Cook’s 97% Climate Consensus Paper Doesn’t Crumble Upon ExaminationBy Collin Maessen on comment
Several months ago Cook et al released a paper in which they analysed the scientific consensus on anthropogenic global warming (AGW) in the peer-reviewed scientific literature.
What they did in that study is examine 11,944 abstracts from 1991 to 2011 that included the words “global climate change” or “global warming” in their abstract. What they found after analysing these abstracts is that among those that expressed a position on global warming, 97% endorsed the consensus position that humans are causing global warming.
When they asked the authors of those papers to rate their own papers they again found that 97% stated that humans are causing global warming. They also contacted 8,547 authors to ask if they could rate their own papers and got 1,200 responses. The results for this again found that 97% of the selected papers stated that humans are causing global warming. They did this to determine that there wasn’t any sort of inherent problem in their rating system and this seems to indicate that.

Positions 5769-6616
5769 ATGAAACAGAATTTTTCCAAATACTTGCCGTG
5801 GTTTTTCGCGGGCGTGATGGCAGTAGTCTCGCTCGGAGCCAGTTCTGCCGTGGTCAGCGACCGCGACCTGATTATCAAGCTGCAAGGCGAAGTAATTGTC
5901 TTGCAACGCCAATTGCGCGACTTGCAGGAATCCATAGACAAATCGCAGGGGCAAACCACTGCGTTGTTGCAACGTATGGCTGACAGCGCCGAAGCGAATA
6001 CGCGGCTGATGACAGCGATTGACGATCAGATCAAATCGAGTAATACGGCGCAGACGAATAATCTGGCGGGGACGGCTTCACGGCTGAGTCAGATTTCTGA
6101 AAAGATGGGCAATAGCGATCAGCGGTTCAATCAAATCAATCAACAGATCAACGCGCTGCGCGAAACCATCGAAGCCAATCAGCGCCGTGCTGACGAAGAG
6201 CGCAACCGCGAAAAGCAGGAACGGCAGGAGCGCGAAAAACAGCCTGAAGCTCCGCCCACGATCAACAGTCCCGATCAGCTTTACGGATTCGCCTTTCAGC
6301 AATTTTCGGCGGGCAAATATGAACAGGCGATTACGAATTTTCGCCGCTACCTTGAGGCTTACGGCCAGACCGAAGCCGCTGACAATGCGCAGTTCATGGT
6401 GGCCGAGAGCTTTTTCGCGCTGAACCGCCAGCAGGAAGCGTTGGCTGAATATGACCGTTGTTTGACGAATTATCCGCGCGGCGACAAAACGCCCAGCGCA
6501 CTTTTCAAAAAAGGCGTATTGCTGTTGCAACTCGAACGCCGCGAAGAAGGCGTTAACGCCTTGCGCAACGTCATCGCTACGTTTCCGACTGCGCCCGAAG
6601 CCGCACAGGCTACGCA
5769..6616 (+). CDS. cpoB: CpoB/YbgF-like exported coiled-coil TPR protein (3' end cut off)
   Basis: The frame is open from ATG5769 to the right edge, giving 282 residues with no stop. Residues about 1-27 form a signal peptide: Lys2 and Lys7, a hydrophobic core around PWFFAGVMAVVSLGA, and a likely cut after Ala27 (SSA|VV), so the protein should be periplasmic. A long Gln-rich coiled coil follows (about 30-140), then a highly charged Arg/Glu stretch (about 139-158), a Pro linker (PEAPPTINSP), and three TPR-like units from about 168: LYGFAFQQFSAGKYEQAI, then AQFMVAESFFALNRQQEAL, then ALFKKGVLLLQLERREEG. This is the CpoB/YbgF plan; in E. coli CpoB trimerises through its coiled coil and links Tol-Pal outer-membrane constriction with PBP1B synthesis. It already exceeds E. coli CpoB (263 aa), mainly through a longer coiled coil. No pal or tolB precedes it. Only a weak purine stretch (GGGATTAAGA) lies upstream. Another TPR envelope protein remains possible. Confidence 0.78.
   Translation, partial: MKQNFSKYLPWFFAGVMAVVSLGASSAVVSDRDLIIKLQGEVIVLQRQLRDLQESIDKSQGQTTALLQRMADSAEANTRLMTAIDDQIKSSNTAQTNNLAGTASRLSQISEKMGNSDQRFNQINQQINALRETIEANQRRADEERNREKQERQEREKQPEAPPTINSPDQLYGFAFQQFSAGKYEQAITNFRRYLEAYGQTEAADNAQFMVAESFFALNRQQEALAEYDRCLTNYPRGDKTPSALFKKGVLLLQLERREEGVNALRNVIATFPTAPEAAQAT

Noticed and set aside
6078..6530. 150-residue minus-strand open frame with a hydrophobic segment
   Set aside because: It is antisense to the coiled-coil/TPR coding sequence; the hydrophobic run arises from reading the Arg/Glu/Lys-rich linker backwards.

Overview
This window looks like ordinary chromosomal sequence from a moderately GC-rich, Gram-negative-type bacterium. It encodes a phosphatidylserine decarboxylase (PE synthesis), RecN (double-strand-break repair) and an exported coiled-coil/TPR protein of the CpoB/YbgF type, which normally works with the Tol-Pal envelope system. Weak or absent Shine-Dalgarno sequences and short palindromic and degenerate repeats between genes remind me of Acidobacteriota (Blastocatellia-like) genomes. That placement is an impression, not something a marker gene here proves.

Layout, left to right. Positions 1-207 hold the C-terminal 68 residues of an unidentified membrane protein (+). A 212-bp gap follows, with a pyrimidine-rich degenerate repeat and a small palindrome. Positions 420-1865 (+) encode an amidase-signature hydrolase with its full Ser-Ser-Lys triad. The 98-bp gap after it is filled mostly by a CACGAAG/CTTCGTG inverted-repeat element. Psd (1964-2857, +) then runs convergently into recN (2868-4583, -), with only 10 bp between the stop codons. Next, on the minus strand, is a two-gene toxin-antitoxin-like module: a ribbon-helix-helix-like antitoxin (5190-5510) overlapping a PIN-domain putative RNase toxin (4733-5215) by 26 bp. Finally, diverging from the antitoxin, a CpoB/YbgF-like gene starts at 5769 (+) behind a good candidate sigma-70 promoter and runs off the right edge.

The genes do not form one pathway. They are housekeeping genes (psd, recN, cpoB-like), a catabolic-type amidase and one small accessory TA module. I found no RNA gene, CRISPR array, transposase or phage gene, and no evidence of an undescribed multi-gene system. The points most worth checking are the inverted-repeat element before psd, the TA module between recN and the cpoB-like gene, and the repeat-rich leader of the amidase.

For anyone who is aware of other studies that did something similar these results weren’t a surprise. As studies like Oreskes 2004, Doran 2009 and Anderegg 2010 showed similar results. It’s the very reason I just shrugged at these results and mostly watched everything play out from a distance. To me they just didn’t seem that interesting, or that they would generate a lot of controversy.
Boy was I wrong.
The paper seemed to have struck a nerve among so-called sceptics and climate science deniers. Almost immediately a counter campaign was started to discredit this paper and a lot of accusations were thrown at the authors.